Now we have people like JPMC’s Jaime Dimon speculating about 7 rates increases in 2022 and other bankers speculating about a faster than expected withdrawal of the The Fed’s monetary stimulus in the form of asset purchases, we have to anticipate what the result will be in markets.
Like what will happen to housing starts if and when the stimulus is removed.
Today, we saw 1-unit housing starts fall 2.25% from November to December, but multifamily (5+ unit) starts rise 13.7%.
Of course, home price growth of near 20% YoY combined with declining REAL hourly earnings points to more multifamily housing and less single-family detached housing.
Here is the rest of the story, as Paul Harvey used to say. 5+ unit permits are up 19.9% in December while 1-unit permits are up 1.99%.
The Chinese Real Estate Developer Debacles continues to spread from Evergrande to other developers as China’s Central Bank cuts rates due to Omicron spread.
First, China’s Central Bank cut their 1 year medium-term lending rate to 2.85% from 2.95%. And the growing malaise in China’s real estate development continues.
Fresh turmoil rocked Chinese property bonds on Monday on concern over the true scale of the industry’s hidden debts, deepening a selloff among higher-rated firms.
A Logan Group Co. note due 2023 sank 14.1 cents to a record low 62.9 cents after Debtwire reported the developer could be on the hook for $812 million of guarantees on outstanding obligations due through 2023. Country Garden Holdings Co.’s bond due 2024 tumbled 12.9 cents to 67.7 cents, extending last week’s selloff for the country’s biggest developer.
Let’s see if the US Federal Reserve follows through with it rates increases when China is cutting their rates.
If you look at the following chart, you can see multifamily (5+ unit) starts remain elevated (pink box) which is not surprising given that home prices at growing at 19.1% YoY nationally (orange circle) and REAL hourly earnings have declined (yellow triangle) thanks to reemergence of inflation after 40 years.
Then we have the humming dragon, rising mortgage rates, that will reduce housing affordability even further.
Since the 2020 Covid outbreak, the top 1% have been on the Stimulypto gravy train. The top 1% in terms of share of total net worth (blue line) is near the all-time high while the bottom 50% share of total net worth (red line) is at the all-time low.
So, you thought all that Covid relief spending along with Fed monetary stimulus would help the bottom 50%?
Ever wonder why prices are rising so fast? One reason is that with rapidly rising energy prices under the Biden Administration, the costs are getting passed-through to consumers in the form of higher prices.
According to the Cass Corp Freight Index, the total spent in December on shipping goods to their customers in the US spiked by 43.6% from December 2020 to December 2021. Not surprising since energy prices over the past year have soared by almost 50%.
But at the same time, the Baltic Dry index (The Baltic Dry Index (BDI) is a shipping and trade index created by the London-based Baltic Exchange. It measures changes in the cost of transporting various raw materials, such as coal and steel) is crashing thanks to FEAR created by Omicron.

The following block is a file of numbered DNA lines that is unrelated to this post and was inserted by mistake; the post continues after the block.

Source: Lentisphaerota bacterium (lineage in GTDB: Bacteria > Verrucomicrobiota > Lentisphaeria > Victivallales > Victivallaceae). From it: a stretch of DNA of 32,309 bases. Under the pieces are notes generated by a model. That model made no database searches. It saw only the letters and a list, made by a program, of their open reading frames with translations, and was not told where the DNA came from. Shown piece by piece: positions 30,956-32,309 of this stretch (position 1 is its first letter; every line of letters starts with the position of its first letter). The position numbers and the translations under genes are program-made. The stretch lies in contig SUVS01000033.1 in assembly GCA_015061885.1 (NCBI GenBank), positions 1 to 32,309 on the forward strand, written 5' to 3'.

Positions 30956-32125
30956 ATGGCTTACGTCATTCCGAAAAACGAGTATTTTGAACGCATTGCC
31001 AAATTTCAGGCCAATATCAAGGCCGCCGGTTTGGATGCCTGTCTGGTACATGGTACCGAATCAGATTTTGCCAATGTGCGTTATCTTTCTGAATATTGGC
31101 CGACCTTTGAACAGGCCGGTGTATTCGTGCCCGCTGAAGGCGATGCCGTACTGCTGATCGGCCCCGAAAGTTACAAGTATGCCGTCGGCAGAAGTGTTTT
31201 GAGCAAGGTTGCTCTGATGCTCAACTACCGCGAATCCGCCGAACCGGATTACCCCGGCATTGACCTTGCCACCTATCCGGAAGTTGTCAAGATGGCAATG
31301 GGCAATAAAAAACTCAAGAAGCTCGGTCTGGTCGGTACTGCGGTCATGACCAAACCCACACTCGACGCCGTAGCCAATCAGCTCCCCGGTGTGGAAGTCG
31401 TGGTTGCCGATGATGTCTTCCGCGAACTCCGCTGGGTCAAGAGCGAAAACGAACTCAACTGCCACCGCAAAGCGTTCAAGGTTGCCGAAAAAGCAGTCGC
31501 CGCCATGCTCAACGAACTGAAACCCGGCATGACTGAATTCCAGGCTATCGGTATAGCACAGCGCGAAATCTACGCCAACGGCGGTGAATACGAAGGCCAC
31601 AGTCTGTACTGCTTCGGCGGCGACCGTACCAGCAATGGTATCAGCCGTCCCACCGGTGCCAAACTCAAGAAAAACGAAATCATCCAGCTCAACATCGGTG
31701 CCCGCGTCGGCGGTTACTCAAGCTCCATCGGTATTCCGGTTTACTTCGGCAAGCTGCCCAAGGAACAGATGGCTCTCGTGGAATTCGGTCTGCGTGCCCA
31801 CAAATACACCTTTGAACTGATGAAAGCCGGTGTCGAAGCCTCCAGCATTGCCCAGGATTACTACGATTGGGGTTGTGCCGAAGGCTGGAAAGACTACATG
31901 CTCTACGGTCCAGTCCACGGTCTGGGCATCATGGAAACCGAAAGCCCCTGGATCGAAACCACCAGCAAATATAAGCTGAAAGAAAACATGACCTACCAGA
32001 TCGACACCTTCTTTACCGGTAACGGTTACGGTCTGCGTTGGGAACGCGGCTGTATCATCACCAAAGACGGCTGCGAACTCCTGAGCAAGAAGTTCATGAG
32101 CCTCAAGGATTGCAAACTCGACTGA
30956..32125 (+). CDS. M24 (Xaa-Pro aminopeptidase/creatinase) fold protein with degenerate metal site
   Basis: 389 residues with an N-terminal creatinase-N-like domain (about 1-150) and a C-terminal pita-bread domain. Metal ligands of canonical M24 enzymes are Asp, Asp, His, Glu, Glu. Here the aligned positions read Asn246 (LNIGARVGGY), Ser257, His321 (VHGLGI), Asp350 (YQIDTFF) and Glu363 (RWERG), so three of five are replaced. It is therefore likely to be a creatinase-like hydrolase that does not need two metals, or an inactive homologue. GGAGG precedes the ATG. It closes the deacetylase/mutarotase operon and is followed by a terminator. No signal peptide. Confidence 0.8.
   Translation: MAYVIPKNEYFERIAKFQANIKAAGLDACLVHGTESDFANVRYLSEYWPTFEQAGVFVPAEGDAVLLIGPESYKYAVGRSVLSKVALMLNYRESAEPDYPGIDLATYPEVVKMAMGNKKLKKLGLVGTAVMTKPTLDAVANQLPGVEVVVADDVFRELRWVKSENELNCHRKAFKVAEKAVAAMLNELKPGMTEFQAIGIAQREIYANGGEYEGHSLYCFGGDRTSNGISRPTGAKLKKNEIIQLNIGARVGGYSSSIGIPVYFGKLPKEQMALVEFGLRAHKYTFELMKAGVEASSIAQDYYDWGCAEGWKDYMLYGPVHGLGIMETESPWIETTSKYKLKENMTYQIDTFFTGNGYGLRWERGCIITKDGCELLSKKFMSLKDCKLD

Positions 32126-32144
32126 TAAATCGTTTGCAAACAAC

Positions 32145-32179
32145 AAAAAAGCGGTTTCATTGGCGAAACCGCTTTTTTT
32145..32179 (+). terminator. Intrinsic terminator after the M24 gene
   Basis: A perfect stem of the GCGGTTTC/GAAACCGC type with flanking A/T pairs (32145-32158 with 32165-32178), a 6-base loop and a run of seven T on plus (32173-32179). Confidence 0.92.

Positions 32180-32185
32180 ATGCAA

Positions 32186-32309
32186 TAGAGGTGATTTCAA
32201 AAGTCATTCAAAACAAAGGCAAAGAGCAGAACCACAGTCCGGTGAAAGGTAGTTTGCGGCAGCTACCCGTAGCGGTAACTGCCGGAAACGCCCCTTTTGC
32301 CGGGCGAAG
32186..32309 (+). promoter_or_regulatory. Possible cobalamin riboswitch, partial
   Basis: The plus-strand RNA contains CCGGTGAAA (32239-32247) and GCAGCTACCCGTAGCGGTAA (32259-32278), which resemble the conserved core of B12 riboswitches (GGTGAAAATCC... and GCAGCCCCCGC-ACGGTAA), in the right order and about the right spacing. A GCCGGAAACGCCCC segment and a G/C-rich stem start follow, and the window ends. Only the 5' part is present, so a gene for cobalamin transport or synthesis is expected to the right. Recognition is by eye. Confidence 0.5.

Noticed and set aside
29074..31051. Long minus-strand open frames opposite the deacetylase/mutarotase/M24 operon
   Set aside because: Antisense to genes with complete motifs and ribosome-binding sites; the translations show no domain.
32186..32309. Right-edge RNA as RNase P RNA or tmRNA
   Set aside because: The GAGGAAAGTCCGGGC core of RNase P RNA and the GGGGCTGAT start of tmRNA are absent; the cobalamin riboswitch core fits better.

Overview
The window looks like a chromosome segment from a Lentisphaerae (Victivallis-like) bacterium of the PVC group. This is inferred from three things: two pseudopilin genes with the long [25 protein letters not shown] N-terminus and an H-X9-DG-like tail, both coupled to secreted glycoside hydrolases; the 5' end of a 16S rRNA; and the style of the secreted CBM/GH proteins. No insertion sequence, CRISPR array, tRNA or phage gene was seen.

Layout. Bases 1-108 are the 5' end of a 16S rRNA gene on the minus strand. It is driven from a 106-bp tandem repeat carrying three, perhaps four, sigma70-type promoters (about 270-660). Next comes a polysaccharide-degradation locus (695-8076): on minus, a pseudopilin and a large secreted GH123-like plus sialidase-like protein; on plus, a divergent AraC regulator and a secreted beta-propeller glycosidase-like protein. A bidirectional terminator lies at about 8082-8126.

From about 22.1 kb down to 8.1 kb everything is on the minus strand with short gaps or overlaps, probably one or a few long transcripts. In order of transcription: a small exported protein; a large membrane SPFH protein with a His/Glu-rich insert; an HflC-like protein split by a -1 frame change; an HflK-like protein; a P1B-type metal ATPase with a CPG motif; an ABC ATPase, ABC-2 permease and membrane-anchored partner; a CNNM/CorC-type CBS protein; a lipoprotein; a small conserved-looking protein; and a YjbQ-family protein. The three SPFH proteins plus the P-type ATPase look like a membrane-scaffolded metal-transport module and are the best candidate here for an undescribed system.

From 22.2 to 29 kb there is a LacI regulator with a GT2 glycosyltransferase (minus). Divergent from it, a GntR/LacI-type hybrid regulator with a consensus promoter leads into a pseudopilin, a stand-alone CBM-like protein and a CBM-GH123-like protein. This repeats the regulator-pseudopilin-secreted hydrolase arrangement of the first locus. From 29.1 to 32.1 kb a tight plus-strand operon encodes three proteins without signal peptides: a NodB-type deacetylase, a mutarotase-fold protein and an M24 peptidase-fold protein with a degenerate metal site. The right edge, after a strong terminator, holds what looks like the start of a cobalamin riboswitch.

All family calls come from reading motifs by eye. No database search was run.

And yes, energy prices are surging again in 2022 after cooling off in Q4 2021.
Mortgage rates in the U.S. rose for a third straight week, reaching the highest point in almost two years.
The average for a 30-year loan was 3.45%, up from 3.22% last week and the highest since March 2020, Freddie Mac said in a statement Thursday.
Rates tracked a jump in yields for 10-year Treasuries, which climbed to levels not seen since early 2020, before the pandemic roiled financial markets. Signs point to borrowing costs rising further as the job market improves and the Federal Reserve steps up its efforts to tame inflation.
That would increase the burden on homebuyers who are already stretching to afford a purchase. Rates for 30-year mortgages tumbled to a record low of 2.65% a little more than a year ago.
Cheap loans have helped fuel a housing rally that’s still running hot even as home prices soar out of reach for many Americans.
But wait! The REAL 30-year mortgage rate (nominal 30-year rate – CPI YoY) is -3.59%.
Lael Brainard, Biden’s nominee to be Vice Chairman of The Federal Reserve, has been one of the “inflation is transitory” crowd. US Senator Toomey is questioning Brainard in today’s hearing. From Toomey’s opening statement:
Last year, Governor Brainard repeatedly insisted that inflation was transitory. We have now had nine consecutive months where inflation has been more than two times the Fed’s 2% target. That makes it pretty clear that inflation is not transitory. Yesterday’s CPI release of 7.0%—the highest in 40 years—confirms that.
Inflation is a tax that is eroding Americans’ paychecks every day. Even though wages are growing, inflation is growing faster and causing workers to fall further and further behind.
At least the REAL mortgage rate is negative!
I hope Senator Toomey shows Brainard this chart of “transitory” negative wage growth.
Negative wage growth and negative REAL mortgage rates. What a total mess!